Background: Minor ailment attendances in general practices and emergency departments (EDs) place significant burden on health care resources.
Objectives: To estimate the prevalence and type of minor ailment consultations for adults in general practice and ED that could be managed in a community pharmacy.
Methods: Retrospective review of routine data from general practices (n = 2) and one ED in North East Scotland. Two independent consensus panels assessed each consultation summary to determine whether it represented a minor ailment. Outcomes included prevalence of consultations for minor ailments in general practice and ED and frequency of different minor ailment type that could be managed in community pharmacies.
Results: In total, of the 494 general practice and 550 ED consultations assessed, 13.2% [95% confidence interval (CI): 18.6-25.9%] and 5.3% (95% CI: 4.0-8.0%), respectively, were categorized as minor ailments suitable for management in community pharmacies. Consensus among panel members was moderate for general practice consultations, but fair to poor for ED consultations. Agreement between uni- and multi-disciplinary panels was good. Applied to national data, these estimates would equate to ~18 million general practice and 6500000 ED consultations that could be redirected to community pharmacy, equating to ~£1.1 billion in resources.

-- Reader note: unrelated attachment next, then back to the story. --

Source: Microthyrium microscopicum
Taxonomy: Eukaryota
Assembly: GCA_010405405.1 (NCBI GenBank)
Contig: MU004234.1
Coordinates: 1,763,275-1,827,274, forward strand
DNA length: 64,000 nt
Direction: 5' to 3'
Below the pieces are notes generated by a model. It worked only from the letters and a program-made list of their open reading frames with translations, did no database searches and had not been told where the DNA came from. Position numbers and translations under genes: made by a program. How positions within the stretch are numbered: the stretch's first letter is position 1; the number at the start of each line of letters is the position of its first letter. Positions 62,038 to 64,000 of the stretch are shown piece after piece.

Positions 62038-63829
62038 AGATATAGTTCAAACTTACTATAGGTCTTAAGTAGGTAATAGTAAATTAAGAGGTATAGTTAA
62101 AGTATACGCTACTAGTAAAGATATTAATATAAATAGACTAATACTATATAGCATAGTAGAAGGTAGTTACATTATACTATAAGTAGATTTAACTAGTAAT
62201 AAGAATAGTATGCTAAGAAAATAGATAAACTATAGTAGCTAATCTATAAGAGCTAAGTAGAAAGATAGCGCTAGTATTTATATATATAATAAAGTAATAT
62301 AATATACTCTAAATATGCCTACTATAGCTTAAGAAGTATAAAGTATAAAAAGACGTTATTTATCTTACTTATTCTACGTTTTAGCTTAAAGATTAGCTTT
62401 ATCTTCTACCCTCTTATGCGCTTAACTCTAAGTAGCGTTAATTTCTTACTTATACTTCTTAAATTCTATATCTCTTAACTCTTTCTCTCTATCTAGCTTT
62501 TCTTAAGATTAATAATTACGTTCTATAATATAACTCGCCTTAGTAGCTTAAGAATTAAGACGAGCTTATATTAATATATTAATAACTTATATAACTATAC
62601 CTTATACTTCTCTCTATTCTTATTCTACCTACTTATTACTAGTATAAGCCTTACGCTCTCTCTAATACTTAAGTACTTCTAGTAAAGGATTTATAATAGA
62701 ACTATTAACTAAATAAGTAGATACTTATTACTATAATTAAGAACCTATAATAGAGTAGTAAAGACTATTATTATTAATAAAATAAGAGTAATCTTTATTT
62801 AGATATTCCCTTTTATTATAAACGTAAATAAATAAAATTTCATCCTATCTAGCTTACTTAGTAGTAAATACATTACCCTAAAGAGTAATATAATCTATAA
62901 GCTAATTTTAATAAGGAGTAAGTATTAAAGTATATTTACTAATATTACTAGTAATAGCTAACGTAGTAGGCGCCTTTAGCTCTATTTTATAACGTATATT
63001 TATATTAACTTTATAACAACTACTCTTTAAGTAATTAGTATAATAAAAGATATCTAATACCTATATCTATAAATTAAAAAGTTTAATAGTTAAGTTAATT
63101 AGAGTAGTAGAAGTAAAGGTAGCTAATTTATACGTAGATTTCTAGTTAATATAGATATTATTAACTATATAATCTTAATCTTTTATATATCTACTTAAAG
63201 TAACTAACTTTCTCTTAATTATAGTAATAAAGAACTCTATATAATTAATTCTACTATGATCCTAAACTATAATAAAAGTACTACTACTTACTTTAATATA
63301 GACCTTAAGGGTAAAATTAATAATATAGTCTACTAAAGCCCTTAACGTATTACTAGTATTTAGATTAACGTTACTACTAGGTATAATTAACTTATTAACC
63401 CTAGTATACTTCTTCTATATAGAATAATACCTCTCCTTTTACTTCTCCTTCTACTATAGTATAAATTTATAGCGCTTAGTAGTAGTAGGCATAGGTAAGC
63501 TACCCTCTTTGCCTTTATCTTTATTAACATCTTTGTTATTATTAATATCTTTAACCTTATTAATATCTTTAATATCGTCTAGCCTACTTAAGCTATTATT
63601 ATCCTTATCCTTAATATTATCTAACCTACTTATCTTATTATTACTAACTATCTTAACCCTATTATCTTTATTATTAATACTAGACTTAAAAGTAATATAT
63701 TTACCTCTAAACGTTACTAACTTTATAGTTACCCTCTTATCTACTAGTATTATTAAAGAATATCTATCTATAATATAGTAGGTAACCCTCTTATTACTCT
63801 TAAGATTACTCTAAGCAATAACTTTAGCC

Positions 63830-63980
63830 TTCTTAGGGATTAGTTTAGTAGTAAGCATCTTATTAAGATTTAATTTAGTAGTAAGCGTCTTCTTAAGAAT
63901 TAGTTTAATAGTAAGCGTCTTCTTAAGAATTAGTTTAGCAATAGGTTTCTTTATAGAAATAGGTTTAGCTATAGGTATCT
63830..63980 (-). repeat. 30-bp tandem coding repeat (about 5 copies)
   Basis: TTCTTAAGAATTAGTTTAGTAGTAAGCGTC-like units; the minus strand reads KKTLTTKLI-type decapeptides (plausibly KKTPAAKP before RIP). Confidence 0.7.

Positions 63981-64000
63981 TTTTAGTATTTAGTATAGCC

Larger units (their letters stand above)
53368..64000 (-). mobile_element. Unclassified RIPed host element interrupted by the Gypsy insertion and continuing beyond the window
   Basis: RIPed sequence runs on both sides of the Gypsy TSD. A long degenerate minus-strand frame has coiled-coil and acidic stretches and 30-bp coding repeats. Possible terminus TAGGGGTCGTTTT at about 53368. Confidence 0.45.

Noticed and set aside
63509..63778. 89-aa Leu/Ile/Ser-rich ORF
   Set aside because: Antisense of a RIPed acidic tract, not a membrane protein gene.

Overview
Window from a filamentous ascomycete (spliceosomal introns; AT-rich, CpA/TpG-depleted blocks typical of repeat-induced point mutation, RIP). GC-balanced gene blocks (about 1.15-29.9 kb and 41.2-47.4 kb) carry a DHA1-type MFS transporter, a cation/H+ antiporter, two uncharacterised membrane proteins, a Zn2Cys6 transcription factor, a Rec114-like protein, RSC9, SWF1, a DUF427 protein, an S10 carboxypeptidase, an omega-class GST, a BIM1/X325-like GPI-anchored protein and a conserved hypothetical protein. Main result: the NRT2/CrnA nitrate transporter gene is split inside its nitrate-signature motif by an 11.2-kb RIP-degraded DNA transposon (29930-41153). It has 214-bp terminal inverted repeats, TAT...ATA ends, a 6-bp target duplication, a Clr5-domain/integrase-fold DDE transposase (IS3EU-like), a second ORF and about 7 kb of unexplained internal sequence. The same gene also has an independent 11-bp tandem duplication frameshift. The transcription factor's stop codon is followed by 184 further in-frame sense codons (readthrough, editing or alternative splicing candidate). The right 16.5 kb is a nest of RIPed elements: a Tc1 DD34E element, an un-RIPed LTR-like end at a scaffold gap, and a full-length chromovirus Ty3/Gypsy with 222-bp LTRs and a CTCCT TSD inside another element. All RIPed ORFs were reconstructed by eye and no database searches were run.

Conclusion: Minor ailment consultations still present a major burden on higher cost settings. Effective strategies are needed to raise awareness among patients and health professionals regarding conditions that can be managed effectively in pharmacies and to change patient health-seeking behaviour for such conditions.
Keywords: Community pharmacy services; consensus; emergency departments; general practice..
© The Author 2015. Published by Oxford University Press.